Higher Education Webinars
GenX Women in Higher Ed, Writing from Across the Globe
April 4, 2013 - 9:27pm
Picture this: one day, after a morning when you desperately tried to cope with a schedule without anything related to your academic credentials, that continued with a less academic business meeting and an even less intellectual afternoon of careful family budget planning, you have a moment of truth. For almost ten years, or even more, you had had a hard time trying to get the best grades at the university and read all the complicated and sophisticated books included in the bibliography.
April 2, 2013 - 7:27pm
Being first at anything is hard, but being first at college is a bewildering and sometimes terrifying experience.
March 31, 2013 - 9:33pm
I was sitting at my desk in the late hours of the night, trying to write a paper and I was absolutely where I did not want to be at that moment. Instead of having to write that paper, I would have preferred to have spent these hours watching a good film,or listening to some music while I read a good book.
March 29, 2013 - 5:00am
What happens when you bring together sixty scientists, engineers, medical researchers, and gender experts in a series of international, collaborative workshops? You get something radically new. That’s the goal of Gendered Innovations. A Stanford startup, Gendered Innovations in Science, Health & Medicine, Engineering, and Environment adds value to science, medicine, and technology by deploying methods of sex and gender analysis.
March 26, 2013 - 8:11pm
Recently, Blade Nzimande, South Africa’s Minister for Higher Education and Training, announced that the country’s first universities to be founded since the ending of apartheid will open in 2014. Work on a university in Kimberley in the Northern Cape is set to begin in September, so that it can open in time for the beginning of the academic year in January. The second university will be based in Nelspruit, Mpumalanga, a significant agricultural district about 340km northeast of Johannesburg.
March 24, 2013 - 8:14pm
Sheryl Sandberg advises women to “lean in;” the dangling preposition in her book title tells me that Sandberg offers little substance. She offers process without a predicate. Yes, I just judged a book by its cover.
March 21, 2013 - 9:11pm
I have a friend who has been teaching and training for more than twenty years. He has a website where he’s a prolific writer on his area, is a frequent participant in online forums and debates, and is considered a valuable resource by his client list, which includes national organizations and various police/military personnel. We are both involved in the SlutWalk movement and he’s been instrumental in helping me understand social attitudes around rape culture, victim-blaming, self defence and the legal system. His influence has resulted in papers I’ve written, media interviews I’ve done around SlutWalk and my doctoral application research proposals.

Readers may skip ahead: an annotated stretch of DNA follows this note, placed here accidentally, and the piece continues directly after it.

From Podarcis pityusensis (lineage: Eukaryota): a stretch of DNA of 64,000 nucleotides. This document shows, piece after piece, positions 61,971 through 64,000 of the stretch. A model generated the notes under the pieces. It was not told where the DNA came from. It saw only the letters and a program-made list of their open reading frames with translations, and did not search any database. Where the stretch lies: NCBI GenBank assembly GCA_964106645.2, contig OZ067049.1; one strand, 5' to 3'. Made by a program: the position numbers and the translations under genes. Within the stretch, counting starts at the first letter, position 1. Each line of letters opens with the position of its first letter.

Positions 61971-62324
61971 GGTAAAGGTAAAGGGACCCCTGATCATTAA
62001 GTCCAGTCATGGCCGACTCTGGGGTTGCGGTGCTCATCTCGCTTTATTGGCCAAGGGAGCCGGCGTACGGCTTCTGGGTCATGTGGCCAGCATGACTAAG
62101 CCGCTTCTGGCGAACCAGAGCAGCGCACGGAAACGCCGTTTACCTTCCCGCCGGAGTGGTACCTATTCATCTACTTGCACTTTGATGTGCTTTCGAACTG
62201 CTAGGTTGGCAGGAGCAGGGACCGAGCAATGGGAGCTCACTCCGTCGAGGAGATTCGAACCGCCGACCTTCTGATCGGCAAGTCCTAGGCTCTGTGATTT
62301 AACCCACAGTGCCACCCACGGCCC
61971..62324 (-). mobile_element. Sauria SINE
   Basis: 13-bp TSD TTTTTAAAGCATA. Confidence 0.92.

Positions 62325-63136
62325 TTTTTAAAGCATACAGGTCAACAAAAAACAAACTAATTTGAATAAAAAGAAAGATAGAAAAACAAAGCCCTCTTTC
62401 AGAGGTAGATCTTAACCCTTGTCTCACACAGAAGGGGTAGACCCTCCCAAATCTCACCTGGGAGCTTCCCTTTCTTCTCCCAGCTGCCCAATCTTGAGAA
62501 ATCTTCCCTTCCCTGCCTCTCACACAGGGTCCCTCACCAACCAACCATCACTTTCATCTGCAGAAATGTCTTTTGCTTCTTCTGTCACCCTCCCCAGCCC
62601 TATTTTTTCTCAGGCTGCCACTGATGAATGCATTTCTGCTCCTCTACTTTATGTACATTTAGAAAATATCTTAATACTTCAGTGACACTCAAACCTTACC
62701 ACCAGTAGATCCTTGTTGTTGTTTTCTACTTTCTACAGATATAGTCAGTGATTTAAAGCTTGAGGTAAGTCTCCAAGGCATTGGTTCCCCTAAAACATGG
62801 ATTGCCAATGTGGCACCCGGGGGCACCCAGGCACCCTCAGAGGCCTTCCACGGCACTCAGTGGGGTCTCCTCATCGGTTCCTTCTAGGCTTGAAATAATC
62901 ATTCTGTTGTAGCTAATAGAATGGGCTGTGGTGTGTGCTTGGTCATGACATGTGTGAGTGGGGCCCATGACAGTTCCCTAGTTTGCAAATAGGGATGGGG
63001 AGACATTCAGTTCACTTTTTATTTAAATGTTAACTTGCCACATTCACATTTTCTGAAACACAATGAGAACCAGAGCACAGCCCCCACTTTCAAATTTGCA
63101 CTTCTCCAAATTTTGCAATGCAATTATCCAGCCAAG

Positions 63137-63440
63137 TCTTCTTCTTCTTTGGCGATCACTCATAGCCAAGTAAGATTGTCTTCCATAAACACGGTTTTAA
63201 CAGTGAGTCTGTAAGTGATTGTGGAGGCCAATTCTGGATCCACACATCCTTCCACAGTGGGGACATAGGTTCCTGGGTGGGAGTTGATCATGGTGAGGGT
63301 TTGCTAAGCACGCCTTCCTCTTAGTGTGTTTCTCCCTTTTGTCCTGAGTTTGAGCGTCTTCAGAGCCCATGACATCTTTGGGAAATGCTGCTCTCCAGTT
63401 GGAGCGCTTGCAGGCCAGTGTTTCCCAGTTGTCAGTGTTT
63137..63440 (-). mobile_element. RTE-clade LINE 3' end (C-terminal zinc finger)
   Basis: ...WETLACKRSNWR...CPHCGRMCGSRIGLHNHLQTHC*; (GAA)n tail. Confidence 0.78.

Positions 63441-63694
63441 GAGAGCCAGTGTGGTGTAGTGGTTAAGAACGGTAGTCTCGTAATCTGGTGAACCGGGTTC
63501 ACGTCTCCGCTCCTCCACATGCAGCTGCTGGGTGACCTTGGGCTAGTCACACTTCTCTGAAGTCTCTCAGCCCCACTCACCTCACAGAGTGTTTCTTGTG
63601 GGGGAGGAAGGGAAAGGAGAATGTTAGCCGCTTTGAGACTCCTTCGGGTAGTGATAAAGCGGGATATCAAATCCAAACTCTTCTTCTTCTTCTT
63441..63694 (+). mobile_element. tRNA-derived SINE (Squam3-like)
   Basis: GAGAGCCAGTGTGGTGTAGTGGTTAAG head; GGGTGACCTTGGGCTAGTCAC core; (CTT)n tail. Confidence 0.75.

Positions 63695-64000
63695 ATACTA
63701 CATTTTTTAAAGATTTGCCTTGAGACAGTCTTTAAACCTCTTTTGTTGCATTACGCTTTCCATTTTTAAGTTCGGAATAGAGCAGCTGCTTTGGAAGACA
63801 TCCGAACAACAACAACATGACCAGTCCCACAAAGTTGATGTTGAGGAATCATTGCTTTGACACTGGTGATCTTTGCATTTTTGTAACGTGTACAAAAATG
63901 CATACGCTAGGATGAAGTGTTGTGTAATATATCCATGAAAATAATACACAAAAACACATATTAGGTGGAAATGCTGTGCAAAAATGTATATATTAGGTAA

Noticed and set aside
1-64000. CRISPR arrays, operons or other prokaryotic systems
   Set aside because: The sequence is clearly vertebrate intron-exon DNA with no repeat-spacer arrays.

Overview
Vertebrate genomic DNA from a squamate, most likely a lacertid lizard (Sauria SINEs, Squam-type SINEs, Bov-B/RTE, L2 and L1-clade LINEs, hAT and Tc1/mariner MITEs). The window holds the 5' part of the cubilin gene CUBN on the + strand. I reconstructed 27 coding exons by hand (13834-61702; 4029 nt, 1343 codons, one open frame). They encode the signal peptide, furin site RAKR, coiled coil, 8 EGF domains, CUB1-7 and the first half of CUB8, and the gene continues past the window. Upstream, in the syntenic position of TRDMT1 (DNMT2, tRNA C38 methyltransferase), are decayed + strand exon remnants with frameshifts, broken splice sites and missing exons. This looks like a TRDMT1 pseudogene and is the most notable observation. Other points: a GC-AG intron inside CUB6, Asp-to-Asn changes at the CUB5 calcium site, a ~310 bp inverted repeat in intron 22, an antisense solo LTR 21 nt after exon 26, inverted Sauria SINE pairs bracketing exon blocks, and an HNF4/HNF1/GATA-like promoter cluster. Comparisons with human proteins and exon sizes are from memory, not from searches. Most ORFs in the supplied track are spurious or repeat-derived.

March 19, 2013 - 8:12pm
There were plenty of people who were quick to jump all over me when I said that I didn’t want my daughter to grow up and want to become a teacher or a professor. And there are more who criticize my tendency to discourage students from going into graduate school. My wish, as it stands, would be that my daughter goes to graduate school and becomes a professor. My wish is that plenty more people, especially women and other historically underrepresented groups, go to graduate school and get jobs as professors, shaping the lives and dreams of the next generations.
March 17, 2013 - 7:33pm
The Merriam-Webster dictionary defines quicksand as “sand readily yielding to pressure; especially : a deep mass of loose sand mixed with water into which heavy objects readily sink.” In the movies, some horrid interloper or intrepid explorer ends up in quicksand and starts to sink fast in the murky mess. Panic sets in. Arms flail! Curses are said! Death is imminent. A welcome savior comes to rescue you. Or you die in the muck. The end.
March 14, 2013 - 9:12pm
I was recently at the cinema and watched a new production based on the biography of political theorist Hannah Arendt. The film portrays Arendt primarily as the author of the controversial book Eichmann in Jerusalem, a book that provoked a wide debate about the nature of evil, responsibility, and nationalism, and nearly cost her her university position. In the culminating scene of the film, Arendt holds an open lecture in the university auditorium in front of a large audience of students, colleagues and (former) friends. In it, she is portrayed as an astute speaker, a convinced and convincing teacher, passionate, articulate and inspiring.
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